In my experience, there will never be one single book that serves all purposes in teaching and then using a programming language. Firstly, you will need a tutorial-oriented book (or two or three) that really teaches all of the fundamentals. This is especially true for someone learning their first language. After a while, you're going to want a kind of reference book; something that shows all of the details, in an organized way, which makes it easy to find specific information. It should be organized in such a way that you can browse a bit to zero in on the exact section you need, based on some fragment of the knowledge you have about the subject. It probably doesn't need any form of tutorial. O'Reilly 'Nutshell' books tend to be that way.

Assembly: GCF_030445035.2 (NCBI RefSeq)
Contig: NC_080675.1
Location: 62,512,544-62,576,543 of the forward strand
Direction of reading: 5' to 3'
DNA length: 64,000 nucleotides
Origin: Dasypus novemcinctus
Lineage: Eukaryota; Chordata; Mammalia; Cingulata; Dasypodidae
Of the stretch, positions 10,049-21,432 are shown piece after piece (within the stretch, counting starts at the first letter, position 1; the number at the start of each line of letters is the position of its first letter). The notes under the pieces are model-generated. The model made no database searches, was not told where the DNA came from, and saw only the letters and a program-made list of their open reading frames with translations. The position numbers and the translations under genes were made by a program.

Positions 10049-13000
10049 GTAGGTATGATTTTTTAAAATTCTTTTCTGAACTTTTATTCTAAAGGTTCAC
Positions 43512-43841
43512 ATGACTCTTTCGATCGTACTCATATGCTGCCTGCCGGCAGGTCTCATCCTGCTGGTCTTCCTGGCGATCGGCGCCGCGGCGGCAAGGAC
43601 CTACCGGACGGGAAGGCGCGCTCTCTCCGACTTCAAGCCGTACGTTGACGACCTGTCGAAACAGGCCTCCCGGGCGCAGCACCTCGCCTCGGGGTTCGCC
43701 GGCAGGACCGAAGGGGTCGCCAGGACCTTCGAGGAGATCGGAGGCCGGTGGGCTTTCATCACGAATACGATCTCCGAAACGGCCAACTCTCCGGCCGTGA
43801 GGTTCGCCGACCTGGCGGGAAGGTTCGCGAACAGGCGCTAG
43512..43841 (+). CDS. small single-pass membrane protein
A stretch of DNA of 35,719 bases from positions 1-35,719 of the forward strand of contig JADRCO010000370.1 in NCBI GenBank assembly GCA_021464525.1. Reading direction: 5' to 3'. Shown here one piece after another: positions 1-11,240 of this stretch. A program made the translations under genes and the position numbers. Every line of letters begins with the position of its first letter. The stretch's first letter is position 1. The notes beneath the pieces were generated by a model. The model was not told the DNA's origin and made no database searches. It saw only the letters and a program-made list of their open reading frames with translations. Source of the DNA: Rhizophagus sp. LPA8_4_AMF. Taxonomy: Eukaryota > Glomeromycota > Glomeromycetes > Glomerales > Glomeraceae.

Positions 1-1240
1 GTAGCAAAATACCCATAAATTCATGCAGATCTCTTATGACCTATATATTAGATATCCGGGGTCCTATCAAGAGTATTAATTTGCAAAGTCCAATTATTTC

Finally, you'll want something that is more advanced, and provides some larger context. It probably uses a few of the classic example programs to explain the how & why, and why-not's. At some point, you'll start to become concerned with the finer points of style, maintainability, robustness, etc. and naturally, this will be in a more advanced level book.
I've never undertaken a substantial learning effort in matters of computing without buying at least three books on the subject. To a first-time programmer, I recommend that you anticipate doing the same.
BTW, I've never use a '...for Dummies' book, and I don't have any modern C favorites. If Bruce Eckel has written a book on C, I'd probably recommend it.